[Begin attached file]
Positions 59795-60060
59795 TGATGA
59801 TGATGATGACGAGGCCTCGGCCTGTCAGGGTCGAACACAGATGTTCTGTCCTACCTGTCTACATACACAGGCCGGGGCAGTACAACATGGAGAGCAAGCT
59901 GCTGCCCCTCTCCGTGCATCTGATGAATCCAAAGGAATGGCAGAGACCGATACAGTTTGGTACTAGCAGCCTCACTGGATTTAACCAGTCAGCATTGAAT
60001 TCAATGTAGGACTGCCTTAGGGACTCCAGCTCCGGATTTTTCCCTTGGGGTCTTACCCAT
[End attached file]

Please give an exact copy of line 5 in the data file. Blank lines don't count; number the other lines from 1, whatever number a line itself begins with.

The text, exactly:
60001 TCAATGTAGGACTGCCTTAGGGACTCCAGCTCCGGATTTTTCCCTTGGGGTCTTACCCAT